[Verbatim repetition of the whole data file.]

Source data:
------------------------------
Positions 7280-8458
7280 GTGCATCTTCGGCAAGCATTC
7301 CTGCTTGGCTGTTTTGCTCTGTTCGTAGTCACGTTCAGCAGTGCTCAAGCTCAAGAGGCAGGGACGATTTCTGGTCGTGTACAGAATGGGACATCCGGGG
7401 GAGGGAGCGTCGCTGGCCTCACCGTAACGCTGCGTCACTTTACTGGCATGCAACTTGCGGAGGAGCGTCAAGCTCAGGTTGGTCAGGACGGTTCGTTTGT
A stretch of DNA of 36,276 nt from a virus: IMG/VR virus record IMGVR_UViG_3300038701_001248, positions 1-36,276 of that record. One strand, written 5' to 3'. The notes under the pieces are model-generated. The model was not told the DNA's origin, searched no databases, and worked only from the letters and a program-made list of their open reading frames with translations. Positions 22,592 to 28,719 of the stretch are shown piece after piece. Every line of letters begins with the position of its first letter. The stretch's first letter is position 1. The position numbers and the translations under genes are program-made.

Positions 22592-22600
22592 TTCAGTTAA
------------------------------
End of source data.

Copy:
Positions 7280-8458
7280 GTGCATCTTCGGCAAGCATTC
7301 CTGCTTGGCTGTTTTGCTCTGTTCGTAGTCACGTTCAGCAGTGCTCAAGCTCAAGAGGCAGGGACGATTTCTGGTCGTGTACAGAATGGGACATCCGGGG
7401 GAGGGAGCGTCGCTGGCCTCACCGTAACGCTGCGTCACTTTACTGGCATGCAACTTGCGGAGGAGCGTCAAGCTCAGGTTGGTCAGGACGGTTCGTTTGT
A stretch of DNA of 36,276 nt from a virus: IMG/VR virus record IMGVR_UViG_3300038701_001248, positions 1-36,276 of that record. One strand, written 5' to 3'. The notes under the pieces are model-generated. The model was not told the DNA's origin, searched no databases, and worked only from the letters and a program-made list of their open reading frames with translations. Positions 22,592 to 28,719 of the stretch are shown piece after piece. Every line of letters begins with the position of its first letter. The stretch's first letter is position 1. The position numbers and the translations under genes are program-made.

Positions 22592-22600
22592 TTCAGTTAA